MNEK interview: 'Auto-Tune is the elephant in the room'
Pop star MNEK became a professional songwriter at the age of 14, when he signed his first publishing deal. Two years later, he won a silver disc for composing The Saturdays' hit single All Fired Up.
Born Uzoechi Emenike in Catford, south-east London, he has now worked with the likes of Madonna, Beyonce, Rudimental, Kylie and Little Mix - to name a few. But after years as a featured artist, the Grammy-nominated writer he is about to break out on his own right.
Never Forget You, a dramatic duet with Swedish singer Zara Larsson, became a global hit last year; and his new single, At Night (I Think About You) is set to do the same.
Amiable, talented and bewilderingly young, the 21-year-old invited the BBC to his cosy studio in East London to illustrate how he constructs a hit song (see the video above).
Along the way, he revealed what it's like to get "the call" from Beyonce, and why Auto-Tune is the "elephant in the room".
What was the first song you wrote?
It was called Paper and Pen, and it was really bad! It was all about songwriting. About how, with my paper and pen, I can sing whatever's on my mind.
It won't be on the album.
So how do you go from that to making hit songs in your teens?
I don't know. I guess I did what everyone does: I put some songs on MySpace and I sent them to everyone I could find. I messaged all my favourite artists and all the record labels and said, "check out my music". And it caught someone's attention. I remember distinctly, I was on my Easter holidays and I was meeting people every day - publishers and managers and lawyers.
And you were still at school at this point. Did your grades suffer?
Schoolwork was always suffering! I hated school! Every weekend, every half-term was me going to a studio and having a session with someone. That was me as a 15 and 16-year-old.
You must have had nerves of steel.
I was just excited. I was just like, "Yeah, sick, I'm getting paid to do what I want to do my whole life".
It gave me a better understanding of life outside Catford. I'd never ventured outside of south-east London. I'd never even taken the tube.
How do you end up working with people like Madonna or Beyonce? Do they just call you up?
I wish! The Beyonce thing actually came about when I met my publisher, John Platt. He heard my EP and said, "I want to get you in with Beyonce". Now, I take everything with a grain of salt because I've been doing this for a while, but then, three days later, it happened. She played me the chorus for Hold Up and then I came back here and recorded all the ideas I had for the song.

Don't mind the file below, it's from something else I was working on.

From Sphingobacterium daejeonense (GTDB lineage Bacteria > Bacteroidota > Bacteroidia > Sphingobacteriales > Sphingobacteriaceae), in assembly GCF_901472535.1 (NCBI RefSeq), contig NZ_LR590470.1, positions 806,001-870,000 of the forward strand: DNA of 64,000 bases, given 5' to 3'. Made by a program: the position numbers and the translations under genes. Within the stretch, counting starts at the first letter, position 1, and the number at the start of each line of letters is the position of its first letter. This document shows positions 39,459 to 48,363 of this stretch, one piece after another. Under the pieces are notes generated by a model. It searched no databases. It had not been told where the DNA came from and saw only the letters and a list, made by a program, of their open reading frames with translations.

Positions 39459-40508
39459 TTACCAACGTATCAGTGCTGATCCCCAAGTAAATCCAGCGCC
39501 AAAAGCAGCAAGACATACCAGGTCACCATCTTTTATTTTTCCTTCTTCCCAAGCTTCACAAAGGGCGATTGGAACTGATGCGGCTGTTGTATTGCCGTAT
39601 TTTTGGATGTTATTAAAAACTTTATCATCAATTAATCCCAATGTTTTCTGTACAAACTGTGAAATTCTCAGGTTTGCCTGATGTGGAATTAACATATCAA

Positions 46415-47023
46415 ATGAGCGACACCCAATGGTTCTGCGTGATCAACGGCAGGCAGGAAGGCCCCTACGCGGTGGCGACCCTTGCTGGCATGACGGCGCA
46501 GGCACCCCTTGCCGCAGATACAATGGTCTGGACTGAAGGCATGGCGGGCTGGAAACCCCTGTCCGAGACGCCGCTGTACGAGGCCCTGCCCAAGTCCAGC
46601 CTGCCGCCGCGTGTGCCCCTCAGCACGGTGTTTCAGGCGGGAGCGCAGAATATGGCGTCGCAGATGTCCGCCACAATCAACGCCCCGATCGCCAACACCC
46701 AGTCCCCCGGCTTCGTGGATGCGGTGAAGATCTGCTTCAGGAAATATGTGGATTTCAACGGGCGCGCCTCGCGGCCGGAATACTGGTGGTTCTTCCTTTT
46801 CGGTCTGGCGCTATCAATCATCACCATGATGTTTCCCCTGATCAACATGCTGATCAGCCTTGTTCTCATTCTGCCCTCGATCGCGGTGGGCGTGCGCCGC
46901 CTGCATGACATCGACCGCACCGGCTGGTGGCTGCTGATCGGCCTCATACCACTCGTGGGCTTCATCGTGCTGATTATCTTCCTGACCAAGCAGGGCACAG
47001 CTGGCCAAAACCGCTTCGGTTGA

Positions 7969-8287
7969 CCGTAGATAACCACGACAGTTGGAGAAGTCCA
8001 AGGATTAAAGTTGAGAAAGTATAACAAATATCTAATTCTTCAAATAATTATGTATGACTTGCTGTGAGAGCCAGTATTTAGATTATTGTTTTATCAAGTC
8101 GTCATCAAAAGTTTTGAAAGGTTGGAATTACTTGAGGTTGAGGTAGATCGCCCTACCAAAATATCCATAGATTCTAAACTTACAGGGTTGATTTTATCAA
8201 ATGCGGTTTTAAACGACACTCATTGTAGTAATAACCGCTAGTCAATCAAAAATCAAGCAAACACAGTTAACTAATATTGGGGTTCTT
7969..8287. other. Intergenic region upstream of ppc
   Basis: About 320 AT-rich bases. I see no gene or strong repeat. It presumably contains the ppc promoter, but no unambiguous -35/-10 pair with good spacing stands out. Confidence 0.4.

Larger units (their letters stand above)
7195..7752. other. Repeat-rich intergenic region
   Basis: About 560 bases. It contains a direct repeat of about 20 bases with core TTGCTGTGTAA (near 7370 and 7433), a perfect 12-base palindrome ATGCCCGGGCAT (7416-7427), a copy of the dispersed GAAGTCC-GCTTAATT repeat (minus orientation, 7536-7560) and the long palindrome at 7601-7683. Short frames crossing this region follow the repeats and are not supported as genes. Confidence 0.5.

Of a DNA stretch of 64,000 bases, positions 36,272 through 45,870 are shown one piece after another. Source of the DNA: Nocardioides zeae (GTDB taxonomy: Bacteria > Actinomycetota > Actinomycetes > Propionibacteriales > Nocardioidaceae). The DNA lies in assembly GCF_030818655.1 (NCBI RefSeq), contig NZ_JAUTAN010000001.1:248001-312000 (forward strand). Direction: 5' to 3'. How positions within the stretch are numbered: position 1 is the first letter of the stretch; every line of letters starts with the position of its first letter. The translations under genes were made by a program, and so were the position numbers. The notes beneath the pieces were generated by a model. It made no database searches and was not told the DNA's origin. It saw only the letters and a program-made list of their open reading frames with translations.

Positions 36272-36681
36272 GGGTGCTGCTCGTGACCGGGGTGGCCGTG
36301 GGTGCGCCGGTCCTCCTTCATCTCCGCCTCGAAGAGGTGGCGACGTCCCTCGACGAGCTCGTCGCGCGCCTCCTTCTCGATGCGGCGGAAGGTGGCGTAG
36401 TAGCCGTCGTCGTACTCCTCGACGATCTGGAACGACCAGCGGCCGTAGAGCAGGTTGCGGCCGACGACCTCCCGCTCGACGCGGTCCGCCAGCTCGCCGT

You're one of 13 writers on Hold Up. Was it constructed like a Frankenstein's monster?
That process of piecing a song together... I did a whole thing and Beyonce snipped out the pieces she really liked. The end result was this really great, complete song.
There are 13 writers, but seven of them wrote the original song. The rest are because there are samples on the track.
Did your contribution to Madonna's Rebel Heart album work in a similar way?
That was very much like, "OK, you are going to come to this studio, at this time, and record the vocals this way." She brought me over to Metropolis [studios in West London] and we did all the vocals for that song there.
You're obviously a very accomplished singer. Do you ever use Auto-Tune when you record other people's vocals?
Everyone uses Auto-Tune! It's the elephant in the room [that] no-one likes to talk about.
I use Auto-Tune but it's not to mask anything. If you come to see me live, I can sing on the spot. Auto-tune is just for the recording. It keeps everything really precise.
So is the idea of a perfect vocal take history?
Naaah. The thing about Auto-Tune is it can't fix everyone. It only fixes pitch. Everything else - the emotion and the attack and the energy? That's what a singer is.
What's difference between writing for other people and for your own album?
I think it differentiates itself. If I'm writing a song for Karen Harding, I know I can't impose what I want to say onto her. I literally have to get into her headspace and think, "what does she want to say?" When it comes to my stuff, it's the same. What can I write that's true to me?
I often get asked if there's a song I wish I'd kept for myself - and it's funny, because that's how Never Forget You came about. It was originally Zara Larsson singing by herself. but it was one of those rare cases where I was like, "Grr, I wish I could sing this!". So I tried a solo version and then the suggestion came for it to be a duet.
And great things happened...
I'm really proud of it. It's the first song I've done that's been a genuine worldwide smash.
So what can we expect from the album when it comes out?
The mantra of the album is the desire to be understood. Because I've written loads of stuff for other artists, there hasn't been a medium for people to get a sense of who I am. So that's what I feel the album is.
And all of it will have been recorded here?
This is the home of all of my stuff. Mama Do The Hump was recorded in this room. The whole of the Home album for Rudimental. The Little Mix girls have sung in that mic.
I wanted the studio to feel like home. I didn't want it to be a clinical dungeon. If I want to sleep, I can sleep here. If I want to hang out with my friends, there's a place to do that. But it's a working space too. And I'm thankful to be doing what I've wanted to do since I was a child.
MNEK's single At Night I Think About You is out now on Virgin EMI. His debut album follows later this year.